China has never lacked for great writers. It has a 5000-year tradition of letters that includes some of the greatest poetry ever written - rip-roaring epic adventure, gripping family sagas, great romance, keen satire, world's best essays, frisky tales of the supernatural and even knock-your-little-bound-foot-shoes-off erotica - and all that before the vernacular revolution of the early 20th century.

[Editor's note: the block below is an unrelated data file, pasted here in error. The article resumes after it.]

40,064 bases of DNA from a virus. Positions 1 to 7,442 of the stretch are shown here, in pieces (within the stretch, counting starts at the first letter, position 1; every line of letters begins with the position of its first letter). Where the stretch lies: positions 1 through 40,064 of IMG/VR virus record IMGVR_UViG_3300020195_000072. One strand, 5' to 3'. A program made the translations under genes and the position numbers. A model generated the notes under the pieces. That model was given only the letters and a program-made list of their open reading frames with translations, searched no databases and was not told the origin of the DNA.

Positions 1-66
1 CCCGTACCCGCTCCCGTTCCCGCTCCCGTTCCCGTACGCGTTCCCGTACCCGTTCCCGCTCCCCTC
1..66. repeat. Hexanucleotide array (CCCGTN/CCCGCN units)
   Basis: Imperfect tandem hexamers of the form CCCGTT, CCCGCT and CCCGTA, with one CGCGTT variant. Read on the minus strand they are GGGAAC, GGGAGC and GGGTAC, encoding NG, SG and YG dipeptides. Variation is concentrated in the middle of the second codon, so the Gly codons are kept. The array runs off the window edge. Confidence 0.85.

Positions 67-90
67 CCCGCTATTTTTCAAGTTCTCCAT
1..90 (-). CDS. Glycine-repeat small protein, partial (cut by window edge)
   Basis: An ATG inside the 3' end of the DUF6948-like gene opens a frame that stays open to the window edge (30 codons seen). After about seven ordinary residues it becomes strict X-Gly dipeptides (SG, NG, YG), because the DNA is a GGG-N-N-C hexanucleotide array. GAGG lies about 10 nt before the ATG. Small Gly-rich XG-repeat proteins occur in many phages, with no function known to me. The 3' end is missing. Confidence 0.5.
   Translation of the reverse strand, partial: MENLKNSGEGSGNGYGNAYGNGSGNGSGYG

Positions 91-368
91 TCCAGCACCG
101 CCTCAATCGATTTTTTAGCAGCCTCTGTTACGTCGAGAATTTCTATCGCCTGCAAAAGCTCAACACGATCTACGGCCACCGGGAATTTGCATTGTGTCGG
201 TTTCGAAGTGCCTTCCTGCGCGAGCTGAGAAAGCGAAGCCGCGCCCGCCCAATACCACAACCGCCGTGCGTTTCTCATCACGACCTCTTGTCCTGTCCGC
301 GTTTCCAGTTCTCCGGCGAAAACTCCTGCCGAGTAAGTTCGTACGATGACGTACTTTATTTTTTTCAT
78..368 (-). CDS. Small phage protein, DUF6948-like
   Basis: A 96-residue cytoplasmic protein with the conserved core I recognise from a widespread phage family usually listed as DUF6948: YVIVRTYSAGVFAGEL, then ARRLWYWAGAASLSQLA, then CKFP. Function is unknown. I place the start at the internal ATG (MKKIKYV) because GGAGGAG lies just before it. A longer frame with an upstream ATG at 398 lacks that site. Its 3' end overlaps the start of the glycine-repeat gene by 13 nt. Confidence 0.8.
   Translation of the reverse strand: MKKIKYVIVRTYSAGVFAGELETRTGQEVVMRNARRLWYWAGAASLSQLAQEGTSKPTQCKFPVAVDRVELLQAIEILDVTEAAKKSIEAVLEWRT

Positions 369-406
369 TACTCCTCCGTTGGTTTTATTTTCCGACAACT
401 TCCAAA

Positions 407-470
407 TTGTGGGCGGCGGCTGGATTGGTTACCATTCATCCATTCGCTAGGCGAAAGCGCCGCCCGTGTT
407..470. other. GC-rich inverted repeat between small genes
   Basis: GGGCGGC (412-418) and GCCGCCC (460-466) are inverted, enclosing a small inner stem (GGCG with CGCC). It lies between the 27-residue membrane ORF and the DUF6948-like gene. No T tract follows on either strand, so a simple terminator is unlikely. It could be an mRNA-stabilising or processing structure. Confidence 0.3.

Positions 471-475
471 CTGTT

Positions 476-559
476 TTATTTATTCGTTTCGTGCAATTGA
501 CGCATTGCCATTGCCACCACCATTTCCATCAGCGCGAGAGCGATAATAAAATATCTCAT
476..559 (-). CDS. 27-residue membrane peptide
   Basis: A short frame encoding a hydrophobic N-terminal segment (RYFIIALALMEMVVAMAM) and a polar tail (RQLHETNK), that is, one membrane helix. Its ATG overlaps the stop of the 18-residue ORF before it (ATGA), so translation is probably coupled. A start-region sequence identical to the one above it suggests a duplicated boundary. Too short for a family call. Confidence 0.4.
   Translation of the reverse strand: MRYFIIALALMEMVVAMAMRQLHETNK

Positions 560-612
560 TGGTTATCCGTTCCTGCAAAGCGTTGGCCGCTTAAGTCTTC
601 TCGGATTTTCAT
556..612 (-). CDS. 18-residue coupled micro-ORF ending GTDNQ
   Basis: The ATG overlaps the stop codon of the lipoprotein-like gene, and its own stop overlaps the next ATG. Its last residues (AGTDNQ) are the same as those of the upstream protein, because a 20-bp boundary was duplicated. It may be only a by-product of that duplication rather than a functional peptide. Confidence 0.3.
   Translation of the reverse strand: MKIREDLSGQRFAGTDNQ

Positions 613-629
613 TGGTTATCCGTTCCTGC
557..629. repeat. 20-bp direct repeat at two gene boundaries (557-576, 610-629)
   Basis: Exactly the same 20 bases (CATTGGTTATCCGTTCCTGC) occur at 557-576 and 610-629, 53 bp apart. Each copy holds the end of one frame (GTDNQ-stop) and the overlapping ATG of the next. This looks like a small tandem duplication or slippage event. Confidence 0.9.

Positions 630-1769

The freedom to write Chinese as it was spoken, following the May Fourth Movement of 1919, spawned an explosion of literary talent that wars and revolutions helped spread across the Chinese diaspora, to Taiwan and beyond. Yet these upheavals also brought about regimes that have had their own strong and enforceable opinions on what writers should and should not be writing.
Wednesday, 30 August 2006
Linda Jaivin takes a look at Chinese authors who prefer writing in a language other than Chinese: